FORT MYERS, Fla.Democrat Andrew Gillum stormed through deep-red Southwest Florida on the eve of a visit from President Trump and managed to avoid discussion of corruption allegations by taking questions from people hand-picked by his staff at an event Tuesday night.

Gillum, the Tallahassee mayor who's hoping to be Florida's next governor, exchanged barbs with Trump on Monday after Trump called Gillum “a stone cold thief” for accepting gifts and money from an FBI agent posing as a developer.

He responded to Trump in a tweet, “as my grandmother told me — never wrestle with a pig. You both get dirty, but the pig likes it. So ignore him and vote, Florida!” Gillum is under a state ethics probe but claims not to be a subject of an FBI investigation.

Gillum repeated the pig-wrestling counterattack at Tuesday's town hall meeting in Fort Myers and was spared further questions about the ethics charges against him. Instead, most of the questions focused on the state’s environmental problems, such as persistent algae blooms and the proliferation of invasive pythons in the Everglades and what Gillum plans do about it.

Not one person asked about the corruption charges, and voters interviewed at the town hall later dismissed the scandals he's facing as a media exaggeration.

One voter said Gillum’s actions are far less troubling than allegations faced by past governors, including sitting Republican Gov. Rick Scott, who prior to running for office served as CEO of Columbia/HCA, which paid a $1.7 billion fine for Medicare fraud.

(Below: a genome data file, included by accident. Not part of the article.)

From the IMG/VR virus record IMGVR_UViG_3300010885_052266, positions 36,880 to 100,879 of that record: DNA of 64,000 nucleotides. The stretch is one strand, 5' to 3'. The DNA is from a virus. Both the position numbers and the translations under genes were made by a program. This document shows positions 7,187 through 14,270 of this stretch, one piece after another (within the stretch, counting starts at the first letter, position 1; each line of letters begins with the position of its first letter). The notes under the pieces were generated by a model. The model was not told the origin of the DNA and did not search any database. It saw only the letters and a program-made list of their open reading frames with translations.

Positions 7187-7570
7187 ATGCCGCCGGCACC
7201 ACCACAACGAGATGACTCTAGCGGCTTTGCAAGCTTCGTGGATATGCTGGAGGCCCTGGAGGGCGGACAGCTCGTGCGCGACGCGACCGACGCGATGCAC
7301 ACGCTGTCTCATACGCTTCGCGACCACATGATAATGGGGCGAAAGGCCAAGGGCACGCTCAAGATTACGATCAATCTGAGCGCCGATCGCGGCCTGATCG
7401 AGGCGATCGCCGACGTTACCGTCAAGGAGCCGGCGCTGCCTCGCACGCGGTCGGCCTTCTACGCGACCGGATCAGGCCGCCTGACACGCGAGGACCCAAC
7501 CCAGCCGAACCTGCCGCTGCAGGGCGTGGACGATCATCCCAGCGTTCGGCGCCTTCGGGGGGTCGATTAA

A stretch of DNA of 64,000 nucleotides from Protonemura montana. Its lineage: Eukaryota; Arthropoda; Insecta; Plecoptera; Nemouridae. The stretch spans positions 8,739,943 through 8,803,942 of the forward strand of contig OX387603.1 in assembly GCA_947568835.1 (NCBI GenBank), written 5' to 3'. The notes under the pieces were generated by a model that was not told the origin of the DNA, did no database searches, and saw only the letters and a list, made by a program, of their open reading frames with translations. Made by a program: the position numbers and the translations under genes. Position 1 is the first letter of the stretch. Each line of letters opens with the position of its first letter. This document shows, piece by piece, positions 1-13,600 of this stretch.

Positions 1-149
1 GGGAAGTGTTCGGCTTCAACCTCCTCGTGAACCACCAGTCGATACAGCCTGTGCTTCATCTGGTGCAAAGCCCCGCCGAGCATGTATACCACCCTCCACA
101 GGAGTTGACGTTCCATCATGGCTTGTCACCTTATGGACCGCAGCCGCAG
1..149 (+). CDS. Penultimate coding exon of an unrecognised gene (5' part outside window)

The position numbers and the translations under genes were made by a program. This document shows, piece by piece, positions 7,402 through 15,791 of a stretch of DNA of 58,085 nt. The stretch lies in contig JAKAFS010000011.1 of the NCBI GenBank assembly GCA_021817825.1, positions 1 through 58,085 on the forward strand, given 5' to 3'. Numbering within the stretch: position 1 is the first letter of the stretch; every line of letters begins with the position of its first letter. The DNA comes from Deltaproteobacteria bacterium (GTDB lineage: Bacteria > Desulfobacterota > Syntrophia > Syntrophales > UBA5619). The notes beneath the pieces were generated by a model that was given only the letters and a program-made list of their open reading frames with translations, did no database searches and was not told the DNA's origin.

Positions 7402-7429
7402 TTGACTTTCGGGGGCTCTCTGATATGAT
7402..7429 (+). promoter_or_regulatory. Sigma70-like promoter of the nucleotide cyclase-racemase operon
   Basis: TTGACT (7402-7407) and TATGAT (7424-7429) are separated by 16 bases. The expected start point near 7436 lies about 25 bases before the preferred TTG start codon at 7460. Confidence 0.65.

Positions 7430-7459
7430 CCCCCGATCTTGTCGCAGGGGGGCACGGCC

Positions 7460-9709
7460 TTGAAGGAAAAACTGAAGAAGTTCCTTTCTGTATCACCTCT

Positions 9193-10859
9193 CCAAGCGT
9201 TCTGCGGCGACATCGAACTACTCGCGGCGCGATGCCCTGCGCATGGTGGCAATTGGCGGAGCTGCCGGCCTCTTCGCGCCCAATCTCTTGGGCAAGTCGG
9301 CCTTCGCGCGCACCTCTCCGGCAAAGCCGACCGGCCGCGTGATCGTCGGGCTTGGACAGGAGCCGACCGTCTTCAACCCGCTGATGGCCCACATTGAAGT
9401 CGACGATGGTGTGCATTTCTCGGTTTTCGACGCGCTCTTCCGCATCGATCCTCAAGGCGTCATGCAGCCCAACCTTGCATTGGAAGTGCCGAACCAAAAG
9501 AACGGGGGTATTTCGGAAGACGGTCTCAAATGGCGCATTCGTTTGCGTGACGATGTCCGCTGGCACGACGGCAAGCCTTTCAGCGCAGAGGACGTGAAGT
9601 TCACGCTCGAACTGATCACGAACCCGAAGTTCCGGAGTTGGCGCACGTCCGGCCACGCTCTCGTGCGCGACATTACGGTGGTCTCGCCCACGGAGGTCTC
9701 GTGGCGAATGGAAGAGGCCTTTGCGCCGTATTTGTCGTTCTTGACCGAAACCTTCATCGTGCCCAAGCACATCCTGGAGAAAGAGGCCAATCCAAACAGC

“That’s minor,” Ken Jaros, a retired engineer from Cape Coral, said when asked about the Gillum corruption charges, which include accepting a $1,000 ticket to "Hamilton" by the undercover FBI agent.

“They are making a bigger deal out of it than normal.”

Gillum has been battling corruption allegations that have been unfolding in the media for weeks. They include stories this week that suggest Gillum did not report a contribution by an FBI agent posing as a developer and a new report Tuesday that he used funds from his mayoral office to pay for a trip to meet donors ahead of his decision to run for governor.

Shari Lenz, a government worker from Cape Coral, said she doesn’t know whether to believe the string of media reports about Gillum accepting money from the FBI agent or about a trip with lobbyists to Costa Rica in which he appears to have not paid for his hotel accommodations.

“Right now, it’s all rumor and opinion,” Lenz said.

Former President Barack Obama will hold a rally for the Democratic ticket in Florida on Nov. 2 in an effort, like Trump, to generate excitement among the base.

Gillum and his Republican opponent, Rep. Ron DeSantis, are campaigning in counties that voted against their party in 2016.

DeSantis Tuesday morning campaigned in Hillsborough County, which in 2016 backed Democrat Hillary Clinton over Trump 52 percent to 45 percent. DeSantis told the Washington Examiner his goal is not necessarily to win Hillsborough but to garner as many votes there as possible and perhaps make the loss margin a little slimmer for the GOP.

Gillum has a much steeper climb in Lee County, home of Fort Myers and part of the nearly solid-red southwestern part of the state DeSantis hopes will propel him to victory. The county overwhelmingly voted for Trump in 2016, supporting the president over Democrat Hillary Clinton, 59 percent to 38 percent.

But Gillum predicted the effort would pay off.

“We are going to red areas, blue areas, purple areas,” Gillum told a packed auditorium at a Fort Myers recreation center. “We are going to areas where people have not seen Democratic nominees for governor compete for the vote.”

“We are going to turn this state blue," he added.

An average of recent polls show Gillum has a chance — he is leading Republican opponent Ron DeSantis, but only by a few points.

Trump will hold a rally in Fort Myers Wednesday in an effort to excite the GOP base to go out and vote for DeSantis as well as Scott, who is running for Senate and tied in the polls with his Democratic opponent, incumbent Democrat Bill Nelson.